“Then why do you do keep doing this!” I could hear a mother’s concern, tinged with some exasperation at the last child to settle, the last one to stop moving and stay nearby. The one yet to buy a house, have some kids, get married.

I do ask myself the same question – why? Why do I leave my happy life, my wonderful boyfriend, my cute dog and steady job? But I know the answer.

I am addicted to adventure, and change. I get bored. I’ve been like this since I was a teenager. It’s the same addiction that is probably responsible for the demise of many a relationship – mostly unimportant flings of youth, but some that held great gravity in my life.

Luckily I have found the best life partner for me – who understands my need to upturn my life every now and again to stay sane – and because I understand myself better now, I don’t feel guilty for my need for a change of scene. He knows that if he tried to stop me leaving, I would just go anyway. I know that sounds unbelievable to some people – why would you leave the person you love? But I think, why would you short change yourself – if I don’t go, then I won’t be myself and I won’t be happy. And the last few months have been wonderful, because life is great when you are waiting for your adventure to start.

And so Day 1 has begun, as I fly over the great Australian outback. It stretches so clear and flat out my window that I feel like I should be able to see the sea, but I cannot. I am excited and exhausted simultaneously, happy, and yet a little lost.

(The sadness I felt when I left you Troy, struck me hard as I walked through those doors.)

But this is what an adventure is! It’s about how you deal with those mixed up feelings – it makes you stronger. I don’t like depending on people, and so maybe in a sort of masochistic way, I like to stretch myself and test myself.

Suddenly, as I write this, the plane is crossing some coastline of the North of Australia. What a clear, beautiful day! I can see every river, every crocodile – infested estuary, every nook and cranny of beach. And then we cross part of Indonesia, or Timor, and I feel like I am being taken on a tour of a World Map, hovering, in slow motion – like in and out-of-body experience, from South to North, crossing continent and ocean to really give me perspective about how big this world is. Clouds dot the blue below, and soon we will be above Asia… It is a massive world, and I am a tiny organism, being carried in a vehicle whose mechanics I don’t understand, to a country far from where I was born.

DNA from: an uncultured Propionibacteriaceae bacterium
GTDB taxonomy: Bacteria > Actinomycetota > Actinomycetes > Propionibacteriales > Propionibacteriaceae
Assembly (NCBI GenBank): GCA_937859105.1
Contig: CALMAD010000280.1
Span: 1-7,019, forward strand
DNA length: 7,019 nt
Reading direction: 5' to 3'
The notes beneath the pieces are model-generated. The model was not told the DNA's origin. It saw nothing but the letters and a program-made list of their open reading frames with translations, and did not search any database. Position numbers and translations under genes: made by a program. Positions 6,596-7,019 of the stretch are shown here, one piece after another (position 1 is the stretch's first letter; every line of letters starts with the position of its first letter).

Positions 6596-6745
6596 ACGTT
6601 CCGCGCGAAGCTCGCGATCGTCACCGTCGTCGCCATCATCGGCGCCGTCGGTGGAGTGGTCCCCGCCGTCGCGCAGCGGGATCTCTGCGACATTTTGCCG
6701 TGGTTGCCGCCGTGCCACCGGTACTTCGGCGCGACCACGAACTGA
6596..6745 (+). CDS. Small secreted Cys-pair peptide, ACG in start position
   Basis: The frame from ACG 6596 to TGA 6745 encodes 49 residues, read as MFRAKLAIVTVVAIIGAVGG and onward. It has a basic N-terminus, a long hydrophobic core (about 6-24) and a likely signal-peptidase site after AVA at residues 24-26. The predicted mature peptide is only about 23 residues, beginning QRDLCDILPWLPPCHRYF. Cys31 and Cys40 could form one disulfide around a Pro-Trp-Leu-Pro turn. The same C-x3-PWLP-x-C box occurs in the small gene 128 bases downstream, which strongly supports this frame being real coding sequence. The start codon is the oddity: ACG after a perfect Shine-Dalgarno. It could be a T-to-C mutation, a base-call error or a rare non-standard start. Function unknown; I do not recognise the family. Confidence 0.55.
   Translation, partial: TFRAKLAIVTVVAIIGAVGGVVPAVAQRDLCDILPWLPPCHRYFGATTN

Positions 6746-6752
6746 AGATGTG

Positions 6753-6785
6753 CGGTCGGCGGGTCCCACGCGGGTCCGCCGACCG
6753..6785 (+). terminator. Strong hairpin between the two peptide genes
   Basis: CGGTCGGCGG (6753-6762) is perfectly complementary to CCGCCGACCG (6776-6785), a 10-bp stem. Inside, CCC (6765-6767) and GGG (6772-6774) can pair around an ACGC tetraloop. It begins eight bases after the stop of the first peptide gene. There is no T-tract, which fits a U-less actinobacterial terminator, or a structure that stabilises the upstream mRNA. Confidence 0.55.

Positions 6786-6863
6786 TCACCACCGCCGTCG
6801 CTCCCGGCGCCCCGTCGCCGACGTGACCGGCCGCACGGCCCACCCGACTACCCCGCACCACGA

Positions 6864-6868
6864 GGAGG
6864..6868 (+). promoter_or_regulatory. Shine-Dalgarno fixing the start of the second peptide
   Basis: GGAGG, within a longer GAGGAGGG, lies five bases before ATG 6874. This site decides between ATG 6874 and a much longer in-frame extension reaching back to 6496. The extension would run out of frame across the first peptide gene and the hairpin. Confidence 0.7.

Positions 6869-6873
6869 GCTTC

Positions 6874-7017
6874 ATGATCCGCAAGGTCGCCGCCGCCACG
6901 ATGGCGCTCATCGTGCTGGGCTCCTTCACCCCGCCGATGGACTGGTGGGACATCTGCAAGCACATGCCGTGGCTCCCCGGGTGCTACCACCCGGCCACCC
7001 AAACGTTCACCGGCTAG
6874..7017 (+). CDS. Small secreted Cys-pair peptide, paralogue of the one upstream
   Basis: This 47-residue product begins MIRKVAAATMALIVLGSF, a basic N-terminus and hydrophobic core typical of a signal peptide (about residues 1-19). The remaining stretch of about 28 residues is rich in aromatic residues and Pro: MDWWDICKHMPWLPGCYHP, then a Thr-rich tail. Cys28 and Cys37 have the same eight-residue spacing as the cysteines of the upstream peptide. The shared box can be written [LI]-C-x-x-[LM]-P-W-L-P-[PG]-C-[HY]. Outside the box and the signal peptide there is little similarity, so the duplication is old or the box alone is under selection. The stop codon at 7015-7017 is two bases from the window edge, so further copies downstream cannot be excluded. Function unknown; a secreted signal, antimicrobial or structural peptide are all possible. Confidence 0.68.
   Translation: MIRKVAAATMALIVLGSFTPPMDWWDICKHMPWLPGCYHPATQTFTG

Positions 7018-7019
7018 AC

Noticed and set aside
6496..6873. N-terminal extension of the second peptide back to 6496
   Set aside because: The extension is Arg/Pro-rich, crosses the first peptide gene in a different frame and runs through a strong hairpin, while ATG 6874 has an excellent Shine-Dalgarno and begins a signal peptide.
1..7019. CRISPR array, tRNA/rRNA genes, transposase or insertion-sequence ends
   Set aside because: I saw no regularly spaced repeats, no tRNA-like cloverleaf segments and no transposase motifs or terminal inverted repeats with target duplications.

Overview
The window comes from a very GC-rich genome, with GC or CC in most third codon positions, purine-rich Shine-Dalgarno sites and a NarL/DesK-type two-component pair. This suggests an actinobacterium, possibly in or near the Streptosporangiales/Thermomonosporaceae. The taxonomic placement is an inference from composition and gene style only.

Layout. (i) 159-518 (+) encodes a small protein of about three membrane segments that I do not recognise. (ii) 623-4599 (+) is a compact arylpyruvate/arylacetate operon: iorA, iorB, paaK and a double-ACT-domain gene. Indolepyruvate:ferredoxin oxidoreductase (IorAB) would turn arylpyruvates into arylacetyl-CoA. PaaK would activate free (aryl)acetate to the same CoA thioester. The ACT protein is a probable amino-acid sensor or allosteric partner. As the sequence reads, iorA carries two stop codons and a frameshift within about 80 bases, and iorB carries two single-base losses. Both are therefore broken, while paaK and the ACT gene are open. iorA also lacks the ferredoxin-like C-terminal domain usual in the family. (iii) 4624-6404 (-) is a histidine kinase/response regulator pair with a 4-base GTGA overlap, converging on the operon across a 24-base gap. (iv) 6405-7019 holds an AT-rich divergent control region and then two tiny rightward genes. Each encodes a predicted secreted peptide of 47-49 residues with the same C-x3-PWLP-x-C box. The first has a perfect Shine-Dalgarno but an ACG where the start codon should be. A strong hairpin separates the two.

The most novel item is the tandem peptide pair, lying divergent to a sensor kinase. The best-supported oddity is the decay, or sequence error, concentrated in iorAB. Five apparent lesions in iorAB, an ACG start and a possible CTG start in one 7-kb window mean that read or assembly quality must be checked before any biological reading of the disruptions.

Adventure – already worth it.

(It totally smells like someone is smoking in the toilet. If the plane crashes. That’s what it was. Sorry friends and family who have put up with my pre-departure paranoia that I would die this trip –  but seriously, just saying.)

It’s that time again, I’m going back… and need your help

There’s an incredible guilt that comes with my upcoming trip back to Nepal.

I’m going to undertake a Volunteer Internship writing with a magazine. Now, I want to be a writer. This will allow me to get some pieces published in an international context, and experience life working for a publication.

But this is an overwhelmingly selfish choice that I have made  I feel like I should be doing more. Getting down and dirty, being helpful within the volunteer group that I have organised this internship through, and by whom my last volunteer placement was also organised.

Last time I was in Nepal I was living in a Buddhist Nunnery, teaching English to the nuns there. And because of the part of the year that I went, I hardly taught any English at all! I know it was useful for the nuns to have an English speaker around, and I was available for tutoring if they wanted it, but I don’t feel like I was overly very helpful.

Volunteers Initiative Nepal are a wonderful organisation, run internally – it’s not some foreign group throwing money into the country – funds are thoughtfully and systematically used to empower communities and disadvantaged people, especially women and children.

And so I feel that I should be being a bit more hands-on in their work. Teaching or building toilets or working with the people. But instead I’m working for a magazine – but in my head, I’m hoping that I can contribute something worthwhile both within Nepal, and then after I return, using the knowledge and experience of seeing the ‘real’ Nepal through a journalist’s eyes.

But anyway – while I’m there, I ‘ll be doing the Annapurna Base Camp Trek. I’ll be ascending to 4145m.